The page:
Marshall Chin, a physician and researcher at the University of Chicago who has written about issues of fairness in machine learning systems, says this study’s findings are important. “It shows how easy it is for bias to creep into systems that affect literally millions of people,” says Chin, who was not involved in the study.
Chin says that most physicians and health care administrators aren’t aware that the algorithms used to make care decisions may have hidden biases. He says that now is the time to build safeguards into the system. “It’s critical to develop specific steps in the algorithm development process to check if there’s bias—and then to figure out whether something can be done to fix it,” he says.
Chin relates a cautionary tale from the University of Chicago’s hospital. Data scientists there wanted to increase efficiency and speed up the process of discharging patients. They created an algorithm that predicted who would be eligible for discharge within 48 hours so they could route case managers and social workers to those top-priority patients. But the algorithm included zip code data in its variables, which is often a proxy for socioeconomic status.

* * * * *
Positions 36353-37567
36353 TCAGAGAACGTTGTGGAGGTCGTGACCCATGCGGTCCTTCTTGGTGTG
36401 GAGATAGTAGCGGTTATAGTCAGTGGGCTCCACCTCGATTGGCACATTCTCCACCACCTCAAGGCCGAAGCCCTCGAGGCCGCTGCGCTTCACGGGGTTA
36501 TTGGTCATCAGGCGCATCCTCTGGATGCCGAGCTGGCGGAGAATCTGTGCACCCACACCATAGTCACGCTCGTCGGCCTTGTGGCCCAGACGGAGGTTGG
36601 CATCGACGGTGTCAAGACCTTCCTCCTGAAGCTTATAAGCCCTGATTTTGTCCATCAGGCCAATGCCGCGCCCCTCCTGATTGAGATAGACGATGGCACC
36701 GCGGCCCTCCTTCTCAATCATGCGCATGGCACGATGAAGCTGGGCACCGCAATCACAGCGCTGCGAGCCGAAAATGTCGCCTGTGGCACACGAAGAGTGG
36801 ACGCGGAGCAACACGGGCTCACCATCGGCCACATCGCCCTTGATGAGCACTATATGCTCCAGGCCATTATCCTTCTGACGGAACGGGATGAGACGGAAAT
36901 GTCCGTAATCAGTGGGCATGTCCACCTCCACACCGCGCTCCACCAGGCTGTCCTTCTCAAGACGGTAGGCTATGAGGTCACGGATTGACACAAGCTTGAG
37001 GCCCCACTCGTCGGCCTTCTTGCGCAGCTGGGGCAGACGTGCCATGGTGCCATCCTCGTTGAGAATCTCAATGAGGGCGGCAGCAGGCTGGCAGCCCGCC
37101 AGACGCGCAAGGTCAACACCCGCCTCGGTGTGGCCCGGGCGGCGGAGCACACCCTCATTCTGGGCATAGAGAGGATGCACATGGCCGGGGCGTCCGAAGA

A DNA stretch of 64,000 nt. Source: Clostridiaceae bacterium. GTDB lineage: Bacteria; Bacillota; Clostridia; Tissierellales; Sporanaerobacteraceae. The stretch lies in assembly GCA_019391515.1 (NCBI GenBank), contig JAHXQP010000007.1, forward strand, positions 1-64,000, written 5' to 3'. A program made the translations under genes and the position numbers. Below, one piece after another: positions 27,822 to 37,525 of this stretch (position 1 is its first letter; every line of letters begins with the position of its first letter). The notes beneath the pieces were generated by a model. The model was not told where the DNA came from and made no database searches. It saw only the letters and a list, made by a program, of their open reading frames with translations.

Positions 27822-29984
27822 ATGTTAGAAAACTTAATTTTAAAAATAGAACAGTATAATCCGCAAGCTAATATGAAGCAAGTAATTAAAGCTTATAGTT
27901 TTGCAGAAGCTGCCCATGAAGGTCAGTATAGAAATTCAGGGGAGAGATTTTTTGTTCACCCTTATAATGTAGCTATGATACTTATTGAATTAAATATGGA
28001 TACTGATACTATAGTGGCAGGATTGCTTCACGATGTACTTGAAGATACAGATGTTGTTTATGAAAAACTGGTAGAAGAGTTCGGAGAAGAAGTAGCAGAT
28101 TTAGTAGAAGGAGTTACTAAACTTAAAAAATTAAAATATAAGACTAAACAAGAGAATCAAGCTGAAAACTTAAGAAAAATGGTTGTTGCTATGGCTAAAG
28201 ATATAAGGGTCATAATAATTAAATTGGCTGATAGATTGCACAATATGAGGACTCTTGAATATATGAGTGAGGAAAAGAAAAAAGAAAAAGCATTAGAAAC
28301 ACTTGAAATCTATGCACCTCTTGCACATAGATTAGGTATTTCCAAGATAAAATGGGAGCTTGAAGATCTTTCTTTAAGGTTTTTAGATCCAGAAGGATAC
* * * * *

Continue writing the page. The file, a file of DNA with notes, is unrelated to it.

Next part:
John Fahrenbach, the University of Chicago data scientist who was leading that project, explains that the zip code data introduced bias. The algorithm learned that people from less affluent neighborhoods often stay in the hospital longer, because doctors are trying to line up additional resources for them.
“So if you have two patients who are medically the same, and the only difference is how well they’re resourced, the algorithm will say: The person who has more resources will go home first,” Fahrenbach says. “Because historically, that’s accurate.”
Fahrenbach caught the problem before the algorithm was deployed. But the experience shook him, and he reached out to the university’s diversity, equity, and inclusion team to talk about developing audit systems. “We are now creating AI governance,” he says. The university is forming an “analytic intervention unit” to scrutinize all the predictive models used in its health system, including both those developed internally and those licensed from outside vendors.
Algorithmic audits may be a big business in coming years. That’s why Cathy O’Neil, who sounded the alarm about algorithmic bias with her book Weapons of Math Destruction, has started an algorithmic auditing company called ORCAA.